Tuesday, January 13, 2015

Members of 'Black Media' say it's not their job to protect Bill Cosby

Bill Cosby has implored the “black media” to remain “neutral” as he faces mounting allegations of sexual misconduct that have threatened his career. But some members of the “black media”, if such a monolithic entity can even be said to exist, say it’s not their job to protect the fallen star, despite what he has meant to the African American community.

Nearly two dozen women have accused the embattled 77-year-old star of drugging and then raping or sexually assaulting them. The alleged incidents, which Cosby has consistently denied, stretch back more than four decades. 

After weeks of silence, Cosby gave a brief interview to the New York Post in which he criticized the media’s coverage of the stories about him and appealed to black media “to uphold the standards of excellence in journalism and when you do that you have to go in with a neutral mind”. (Cosby has since, through his lawyer, claimed the Post reporter with whom he spoke misrepresented himself as a freelance reporter for black news outlets.)

“There’s something deeply painful about it all,” said David Wilson, co-founder and executive editor of the Grio.

“What people don’t understand, and particularly white Americans don’t understand, is that Bill Cosby changed the way black people saw themselves,” Wilson continued. “And if this guy is somehow a phony, if this guy is somehow a crooked person, then what does that say? How do we go back and be proud of what this guy’s done – the thing that he’s done that made us feel so great about ourselves? That’s why it’s such a big story for black America.”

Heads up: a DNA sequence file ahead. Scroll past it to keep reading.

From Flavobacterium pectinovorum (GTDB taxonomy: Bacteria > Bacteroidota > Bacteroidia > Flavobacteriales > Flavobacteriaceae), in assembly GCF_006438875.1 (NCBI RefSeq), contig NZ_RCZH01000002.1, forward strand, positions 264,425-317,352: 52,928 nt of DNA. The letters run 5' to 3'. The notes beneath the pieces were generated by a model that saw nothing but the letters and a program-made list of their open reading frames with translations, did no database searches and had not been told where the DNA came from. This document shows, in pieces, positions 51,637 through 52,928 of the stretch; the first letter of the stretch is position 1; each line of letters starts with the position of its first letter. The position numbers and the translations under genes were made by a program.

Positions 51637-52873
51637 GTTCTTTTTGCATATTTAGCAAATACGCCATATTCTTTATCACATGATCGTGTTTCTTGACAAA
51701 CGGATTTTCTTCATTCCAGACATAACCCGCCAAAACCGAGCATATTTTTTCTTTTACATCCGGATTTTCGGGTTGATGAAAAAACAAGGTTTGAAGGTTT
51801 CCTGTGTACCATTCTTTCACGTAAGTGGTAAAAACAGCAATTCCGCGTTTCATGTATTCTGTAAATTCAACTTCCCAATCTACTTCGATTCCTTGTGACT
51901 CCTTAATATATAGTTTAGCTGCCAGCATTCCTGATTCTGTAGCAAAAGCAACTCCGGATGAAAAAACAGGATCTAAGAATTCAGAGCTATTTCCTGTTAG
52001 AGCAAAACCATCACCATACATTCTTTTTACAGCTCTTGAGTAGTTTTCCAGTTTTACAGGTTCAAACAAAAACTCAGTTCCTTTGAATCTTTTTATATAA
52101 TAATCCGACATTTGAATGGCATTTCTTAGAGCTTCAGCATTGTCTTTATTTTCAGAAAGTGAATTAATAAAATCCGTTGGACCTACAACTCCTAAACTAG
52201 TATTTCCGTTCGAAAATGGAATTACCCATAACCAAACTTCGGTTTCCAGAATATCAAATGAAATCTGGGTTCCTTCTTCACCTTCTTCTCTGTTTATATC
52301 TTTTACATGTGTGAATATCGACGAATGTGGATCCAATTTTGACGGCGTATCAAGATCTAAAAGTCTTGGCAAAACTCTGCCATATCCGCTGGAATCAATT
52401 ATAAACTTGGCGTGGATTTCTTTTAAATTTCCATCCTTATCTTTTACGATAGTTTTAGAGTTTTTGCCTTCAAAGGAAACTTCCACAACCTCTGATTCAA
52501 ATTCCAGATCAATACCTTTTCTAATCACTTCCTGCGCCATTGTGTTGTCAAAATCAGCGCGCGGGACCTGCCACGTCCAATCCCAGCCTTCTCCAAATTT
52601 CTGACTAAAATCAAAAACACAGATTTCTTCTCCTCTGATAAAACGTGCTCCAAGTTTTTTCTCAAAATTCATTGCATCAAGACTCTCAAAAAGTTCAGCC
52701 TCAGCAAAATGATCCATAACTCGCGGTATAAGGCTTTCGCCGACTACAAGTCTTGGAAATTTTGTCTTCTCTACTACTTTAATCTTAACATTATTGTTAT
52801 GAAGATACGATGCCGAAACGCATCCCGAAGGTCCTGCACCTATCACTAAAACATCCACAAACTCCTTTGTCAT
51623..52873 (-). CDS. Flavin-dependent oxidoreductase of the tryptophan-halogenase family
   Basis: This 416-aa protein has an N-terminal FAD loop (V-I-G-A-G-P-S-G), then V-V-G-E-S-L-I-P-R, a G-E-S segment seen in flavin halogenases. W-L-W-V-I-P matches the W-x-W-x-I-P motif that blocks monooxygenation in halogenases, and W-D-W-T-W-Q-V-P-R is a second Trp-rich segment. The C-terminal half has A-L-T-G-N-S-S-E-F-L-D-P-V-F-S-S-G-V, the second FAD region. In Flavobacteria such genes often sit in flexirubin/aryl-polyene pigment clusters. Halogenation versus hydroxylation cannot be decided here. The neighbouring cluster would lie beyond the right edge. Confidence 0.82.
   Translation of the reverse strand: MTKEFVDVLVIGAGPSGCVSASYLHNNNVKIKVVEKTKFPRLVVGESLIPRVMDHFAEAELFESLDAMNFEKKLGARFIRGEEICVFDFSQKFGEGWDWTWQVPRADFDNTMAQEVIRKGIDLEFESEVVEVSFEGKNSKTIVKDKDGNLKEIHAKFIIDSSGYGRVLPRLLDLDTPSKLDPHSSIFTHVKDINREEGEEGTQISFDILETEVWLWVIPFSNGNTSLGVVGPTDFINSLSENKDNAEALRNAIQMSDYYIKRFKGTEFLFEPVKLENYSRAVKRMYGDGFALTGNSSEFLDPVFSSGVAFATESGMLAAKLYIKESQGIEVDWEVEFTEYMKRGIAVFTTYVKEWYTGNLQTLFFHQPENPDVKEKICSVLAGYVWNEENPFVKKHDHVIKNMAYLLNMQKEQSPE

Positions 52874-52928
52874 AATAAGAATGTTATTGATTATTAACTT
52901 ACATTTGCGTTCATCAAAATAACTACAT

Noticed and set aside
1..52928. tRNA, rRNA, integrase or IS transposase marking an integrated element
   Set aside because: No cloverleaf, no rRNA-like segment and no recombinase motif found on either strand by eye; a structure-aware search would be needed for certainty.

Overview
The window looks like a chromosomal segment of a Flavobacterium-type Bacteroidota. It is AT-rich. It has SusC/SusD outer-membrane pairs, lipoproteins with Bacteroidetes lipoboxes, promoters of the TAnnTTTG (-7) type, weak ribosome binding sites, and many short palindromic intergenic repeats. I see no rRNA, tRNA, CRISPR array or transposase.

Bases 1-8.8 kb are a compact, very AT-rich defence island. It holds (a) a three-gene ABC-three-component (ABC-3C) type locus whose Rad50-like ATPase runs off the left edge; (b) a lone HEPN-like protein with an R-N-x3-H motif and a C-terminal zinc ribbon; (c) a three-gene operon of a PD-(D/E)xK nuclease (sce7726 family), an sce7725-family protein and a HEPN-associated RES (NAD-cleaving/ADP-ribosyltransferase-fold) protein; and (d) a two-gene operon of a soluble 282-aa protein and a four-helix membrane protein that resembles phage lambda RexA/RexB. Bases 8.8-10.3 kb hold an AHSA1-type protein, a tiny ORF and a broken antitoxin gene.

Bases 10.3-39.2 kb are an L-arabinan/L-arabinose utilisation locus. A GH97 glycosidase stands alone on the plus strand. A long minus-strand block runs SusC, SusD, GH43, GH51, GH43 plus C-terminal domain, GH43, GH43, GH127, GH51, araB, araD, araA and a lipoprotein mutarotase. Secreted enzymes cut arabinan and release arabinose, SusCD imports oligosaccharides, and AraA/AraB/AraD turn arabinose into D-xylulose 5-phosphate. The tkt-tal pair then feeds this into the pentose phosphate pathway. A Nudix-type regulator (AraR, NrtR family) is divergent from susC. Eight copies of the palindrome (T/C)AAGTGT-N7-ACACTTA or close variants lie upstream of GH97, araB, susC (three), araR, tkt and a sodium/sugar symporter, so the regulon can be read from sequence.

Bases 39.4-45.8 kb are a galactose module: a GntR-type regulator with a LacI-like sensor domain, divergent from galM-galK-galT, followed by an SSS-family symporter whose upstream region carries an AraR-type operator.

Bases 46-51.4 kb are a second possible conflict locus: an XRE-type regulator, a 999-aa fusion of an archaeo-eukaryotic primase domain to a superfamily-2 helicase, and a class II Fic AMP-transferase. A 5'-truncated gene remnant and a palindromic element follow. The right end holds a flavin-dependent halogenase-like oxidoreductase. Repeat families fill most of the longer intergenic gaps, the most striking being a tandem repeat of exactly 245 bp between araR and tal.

Akiba Solomon, the editorial director of  Colorlines.com   called Cosby’s comments “insulting” to black journalists. “Media is media,” she said, adding that it’s unfair for the comedian to place the burden on black news outlets specifically.
“It makes it seem that black media should take special care of him, and that by taking special care of him that we’re protecting a prominent black man who’s done nothing wrong,” Solomon said. “That’s problematic.”

She said she interpreted Cosby’s comments as a strategic attempt to play up the idea that the allegations against him were part of a “racially motivated” conspiracy theory propelled by the mostly white media. She said this is a powerful tactic, because, as she pointed out, there are always people willing to bring down prominent black figures: “The FBI tracked Martin Luther King,” she noted as an example.

“It seems he was trying to say that black media has a greater responsibility to be ‘neutral’ because of this alleged conspiracy,” she said.

In an interview with The Wrap, the president of the National Association of Black Journalists, Bob Butler, said Cosby shouldn’t  have singled out black media.

“I don’t see this as a racial issue. This is an issue of journalists who are reporting on allegations and asking for comments,” Butler told the website. “That’s what we’re trained to do. We look at both sides of the story. One side of the story are people making allegations, and it’s our responsibility to try and find out what his response is.”

Twitter users responded with similar criticism of the star’s request.

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